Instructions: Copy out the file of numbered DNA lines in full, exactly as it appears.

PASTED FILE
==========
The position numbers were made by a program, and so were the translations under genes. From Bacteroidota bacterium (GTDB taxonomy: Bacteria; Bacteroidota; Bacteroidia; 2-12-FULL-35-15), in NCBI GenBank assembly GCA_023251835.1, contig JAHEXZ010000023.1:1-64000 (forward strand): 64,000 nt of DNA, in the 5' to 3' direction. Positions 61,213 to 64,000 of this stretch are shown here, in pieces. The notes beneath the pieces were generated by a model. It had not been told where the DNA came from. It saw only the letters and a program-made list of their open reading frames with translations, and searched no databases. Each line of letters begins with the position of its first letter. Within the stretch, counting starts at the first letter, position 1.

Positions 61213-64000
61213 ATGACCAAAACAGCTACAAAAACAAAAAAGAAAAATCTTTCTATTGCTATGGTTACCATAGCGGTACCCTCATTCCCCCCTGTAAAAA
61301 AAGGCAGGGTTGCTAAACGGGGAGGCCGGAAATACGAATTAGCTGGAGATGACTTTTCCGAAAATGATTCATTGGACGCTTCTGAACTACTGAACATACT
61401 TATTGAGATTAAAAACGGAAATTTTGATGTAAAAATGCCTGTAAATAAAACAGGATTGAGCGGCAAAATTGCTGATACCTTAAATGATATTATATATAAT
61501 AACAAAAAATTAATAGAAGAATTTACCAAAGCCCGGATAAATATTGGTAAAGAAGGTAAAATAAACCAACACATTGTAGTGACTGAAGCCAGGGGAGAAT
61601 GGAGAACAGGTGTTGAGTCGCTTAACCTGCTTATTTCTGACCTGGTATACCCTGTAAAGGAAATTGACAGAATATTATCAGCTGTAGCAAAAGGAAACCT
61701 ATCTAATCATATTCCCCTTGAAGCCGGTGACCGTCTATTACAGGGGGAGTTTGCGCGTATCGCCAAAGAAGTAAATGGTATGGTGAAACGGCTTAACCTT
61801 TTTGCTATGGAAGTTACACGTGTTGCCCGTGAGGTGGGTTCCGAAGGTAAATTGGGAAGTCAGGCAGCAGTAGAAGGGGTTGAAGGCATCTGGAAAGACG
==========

The position numbers were made by a program, and so were the translations under genes. From Bacteroidota bacterium (GTDB taxonomy: Bacteria; Bacteroidota; Bacteroidia; 2-12-FULL-35-15), in NCBI GenBank assembly GCA_023251835.1, contig JAHEXZ010000023.1:1-64000 (forward strand): 64,000 nt of DNA, in the 5' to 3' direction. Positions 61,213 to 64,000 of this stretch are shown here, in pieces. The notes beneath the pieces were generated by a model. It had not been told where the DNA came from. It saw only the letters and a program-made list of their open reading frames with translations, and searched no databases. Each line of letters begins with the position of its first letter. Within the stretch, counting starts at the first letter, position 1.

Positions 61213-64000
61213 ATGACCAAAACAGCTACAAAAACAAAAAAGAAAAATCTTTCTATTGCTATGGTTACCATAGCGGTACCCTCATTCCCCCCTGTAAAAA
61301 AAGGCAGGGTTGCTAAACGGGGAGGCCGGAAATACGAATTAGCTGGAGATGACTTTTCCGAAAATGATTCATTGGACGCTTCTGAACTACTGAACATACT
61401 TATTGAGATTAAAAACGGAAATTTTGATGTAAAAATGCCTGTAAATAAAACAGGATTGAGCGGCAAAATTGCTGATACCTTAAATGATATTATATATAAT
61501 AACAAAAAATTAATAGAAGAATTTACCAAAGCCCGGATAAATATTGGTAAAGAAGGTAAAATAAACCAACACATTGTAGTGACTGAAGCCAGGGGAGAAT
61601 GGAGAACAGGTGTTGAGTCGCTTAACCTGCTTATTTCTGACCTGGTATACCCTGTAAAGGAAATTGACAGAATATTATCAGCTGTAGCAAAAGGAAACCT
61701 ATCTAATCATATTCCCCTTGAAGCCGGTGACCGTCTATTACAGGGGGAGTTTGCGCGTATCGCCAAAGAAGTAAATGGTATGGTGAAACGGCTTAACCTT
61801 TTTGCTATGGAAGTTACACGTGTTGCCCGTGAGGTGGGTTCCGAAGGTAAATTGGGAAGTCAGGCAGCAGTAGAAGGGGTTGAAGGCATCTGGAAAGACG